Overlanding all-electric through Senegal and the Gambia

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During the past 2.5 weeks we have travelled all-electric from the North to the South of Senegal. To tell you the truth; this way of solar travel is so much easier then expected!

The past 2,5 weeks, we have traveled all-electric from the North to the South of Senegal via the Gambia. We drove with our Skoda Enyaq iv80 which we charged solely with our 60m2 solar panels we have with us in the car. Mauritania was the first country we drove through solely on solar energy. In Morocco, we charged a bit more than 50% at wall outlets. In Senegal and the Gambia, we did not use a single wall outlet either. We are now driving for one month and 1.500km purely on solar energy. In this article, we share our experiences in Senegal and the Gambia. As to tell you the truth; this way of solar travel is so much easier than expected!

At the beginning of our all-electric expedition, we had to get used to this new way of solar travel. How to find a place to charge, how often do we charge, and what impacts the yield of the day? But now it is becoming a habit to us, it is almost normal. In this article, we share all about our charging techniques. The interesting thing is that this has never been done before, but to us, it is now almost as normal as going to the bakery in the morning to buy fresh bread. In addition, it is more than doable. You could almost call it easy!

Could that mean there is a future for this way of solar travel? We don’t know, but we do know it feels very good to us to travel this way and we truly like it.

The impact of the landscape of Senegal and the Gambia

Compared to Morocco and Mauritania, both Senegal and the Gambia are much greener. Which we as nature lovers like a lot. Though finding a spot to set up our 60 solar panels became a bit more challenging. A greener landscape means more plants and therefore less free space, and also more shade during the day. The advantage is that high wind speeds don’t have a big impact on the ground surface anymore. Therefore the risk is way less that wind might lift our panels from the ground.

We did get another challenge for our expedition; clouds. We had to plan ahead to charge during the ‘blue sky’ days. While in the Gambia we had to wait at the same location for 2,5 days until the clouds would disappear so we could charge again. We did not mind, as we found a beautiful spot to camp in the wild overlooking a lake with a lot of birds. A nice place to spend an extra day!

We find it interesting that each country has its own challenges to travel all-electric on solar. Sometimes we try to predict the challenges of the next country we visit. Often it is different than expected.

Besides charging our car, finding water for our personal needs is another task on our weekly agenda. In the north of Senegal, we noticed it was difficult to find locations where we could get water. We have an electric purifying system in the car to filter water out of a lake or river to make it into drinking water. We do this so that we don’t have to buy plastic bottles all the time. However, in the north, it was so dry that lakes and rivers were empty or they were salty. In the Gambia and the south of Senegal, this became a bit easier but still many lakes and rivers were salty. And salt water is not something we can purify.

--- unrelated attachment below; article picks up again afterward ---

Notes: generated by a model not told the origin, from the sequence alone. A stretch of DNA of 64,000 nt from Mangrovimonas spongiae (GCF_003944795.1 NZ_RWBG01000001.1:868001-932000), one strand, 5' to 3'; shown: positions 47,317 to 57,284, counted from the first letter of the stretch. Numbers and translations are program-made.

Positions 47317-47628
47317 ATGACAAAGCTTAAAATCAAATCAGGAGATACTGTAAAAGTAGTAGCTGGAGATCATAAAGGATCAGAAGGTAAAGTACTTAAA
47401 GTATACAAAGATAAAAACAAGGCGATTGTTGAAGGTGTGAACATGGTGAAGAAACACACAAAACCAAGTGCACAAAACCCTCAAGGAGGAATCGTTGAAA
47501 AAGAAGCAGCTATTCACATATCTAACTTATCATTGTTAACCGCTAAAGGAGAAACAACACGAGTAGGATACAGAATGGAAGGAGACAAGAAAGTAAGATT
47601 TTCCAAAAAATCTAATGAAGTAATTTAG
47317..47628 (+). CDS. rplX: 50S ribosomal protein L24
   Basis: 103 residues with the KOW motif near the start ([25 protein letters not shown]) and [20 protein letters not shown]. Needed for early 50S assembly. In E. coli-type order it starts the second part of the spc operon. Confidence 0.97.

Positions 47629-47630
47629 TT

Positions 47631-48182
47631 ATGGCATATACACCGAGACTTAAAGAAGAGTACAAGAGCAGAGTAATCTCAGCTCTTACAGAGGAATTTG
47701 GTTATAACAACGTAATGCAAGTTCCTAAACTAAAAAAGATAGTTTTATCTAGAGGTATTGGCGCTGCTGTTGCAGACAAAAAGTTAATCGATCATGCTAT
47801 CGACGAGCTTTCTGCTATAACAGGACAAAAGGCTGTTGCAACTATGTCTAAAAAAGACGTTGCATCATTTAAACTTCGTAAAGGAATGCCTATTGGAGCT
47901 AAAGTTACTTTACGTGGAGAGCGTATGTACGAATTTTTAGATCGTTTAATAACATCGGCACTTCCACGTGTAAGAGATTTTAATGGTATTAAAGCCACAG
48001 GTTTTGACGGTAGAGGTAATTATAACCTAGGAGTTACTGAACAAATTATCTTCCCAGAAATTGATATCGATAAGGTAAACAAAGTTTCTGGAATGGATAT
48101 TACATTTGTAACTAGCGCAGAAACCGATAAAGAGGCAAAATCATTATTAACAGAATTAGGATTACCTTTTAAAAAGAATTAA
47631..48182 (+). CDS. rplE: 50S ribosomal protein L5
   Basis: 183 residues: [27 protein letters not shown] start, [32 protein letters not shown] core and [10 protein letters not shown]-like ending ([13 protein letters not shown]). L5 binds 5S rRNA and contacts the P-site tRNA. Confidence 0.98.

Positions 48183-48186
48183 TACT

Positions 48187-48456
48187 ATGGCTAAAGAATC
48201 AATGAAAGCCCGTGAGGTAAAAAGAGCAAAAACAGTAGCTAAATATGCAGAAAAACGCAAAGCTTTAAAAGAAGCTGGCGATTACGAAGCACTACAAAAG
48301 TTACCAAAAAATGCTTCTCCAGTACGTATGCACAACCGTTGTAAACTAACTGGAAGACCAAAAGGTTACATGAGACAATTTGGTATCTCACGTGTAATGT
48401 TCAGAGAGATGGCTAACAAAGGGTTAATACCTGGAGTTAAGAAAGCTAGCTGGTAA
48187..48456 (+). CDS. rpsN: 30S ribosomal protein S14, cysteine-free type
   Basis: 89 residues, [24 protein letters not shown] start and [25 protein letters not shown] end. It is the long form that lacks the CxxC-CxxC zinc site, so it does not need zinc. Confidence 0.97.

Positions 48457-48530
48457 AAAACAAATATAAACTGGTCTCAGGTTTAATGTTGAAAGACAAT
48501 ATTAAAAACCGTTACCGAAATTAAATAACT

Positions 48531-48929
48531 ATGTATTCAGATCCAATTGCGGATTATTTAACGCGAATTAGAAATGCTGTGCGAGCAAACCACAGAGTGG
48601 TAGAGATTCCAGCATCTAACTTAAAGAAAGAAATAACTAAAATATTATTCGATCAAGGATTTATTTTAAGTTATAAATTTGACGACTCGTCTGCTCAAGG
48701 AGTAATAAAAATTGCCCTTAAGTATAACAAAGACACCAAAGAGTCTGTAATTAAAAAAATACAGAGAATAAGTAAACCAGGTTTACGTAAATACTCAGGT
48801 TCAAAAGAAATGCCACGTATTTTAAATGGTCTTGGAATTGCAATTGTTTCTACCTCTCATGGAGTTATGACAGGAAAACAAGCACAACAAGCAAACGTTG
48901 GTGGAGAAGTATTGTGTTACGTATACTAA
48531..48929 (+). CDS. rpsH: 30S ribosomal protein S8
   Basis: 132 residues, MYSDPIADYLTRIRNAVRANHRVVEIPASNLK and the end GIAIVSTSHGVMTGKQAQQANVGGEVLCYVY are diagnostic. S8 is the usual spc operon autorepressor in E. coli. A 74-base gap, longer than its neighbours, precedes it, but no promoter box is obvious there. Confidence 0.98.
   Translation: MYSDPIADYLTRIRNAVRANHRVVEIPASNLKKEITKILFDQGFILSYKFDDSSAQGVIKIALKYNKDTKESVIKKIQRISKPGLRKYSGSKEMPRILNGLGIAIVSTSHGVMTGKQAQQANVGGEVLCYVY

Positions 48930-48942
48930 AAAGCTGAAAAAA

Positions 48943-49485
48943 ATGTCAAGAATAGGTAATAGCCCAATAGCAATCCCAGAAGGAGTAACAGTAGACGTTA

The salty lakes did result in a night stuck with our car, as it is sometimes difficult to see if an off-road track is dry enough to drive. We had to dig ourselves out to continue our journey >> check the video

One last challenge for us was the heat. In the afternoon it is very hot and there is not much wind. When driving this is doable, however, while solar charging we sometimes just don’t know what to do with ourselves. We cool ourselves down by making our hair and t-shirts wet. But they dry in a few minutes… We hope we will get used to this in the coming weeks.

The city of Dakar

In the past weeks, we learned another lesson we would like to share with you. Big cities are often bigger than expected here in Africa. Not in the height of buildings, but in square meters they cover. For us, this means a crowded and built-up area with no (safe) space to set up our solar panels. As cities are bigger than expected they often start earlier and end later than we thought. In addition, you never know how long and what route you will take in a city. Sometimes we were held up by police, and one time we had to take another route than planned. Therefore we decided to make a rule for ourselves:

“Only go into big cities with at least 50% state of charge.”

As you never know how long it will take (time- and kilometer-wise) until you can charge again.

Dakar did show us once again why we started this expedition as well. In this city, there is a lot of traffic, which none is electricity. In fact, it is the opposite. Black air is coming out of the exhaust pipes, you can smell it everywhere. You even feel your throat after one day in the city. Sustainability is in this case not only good for nature and climate but also for personal health.


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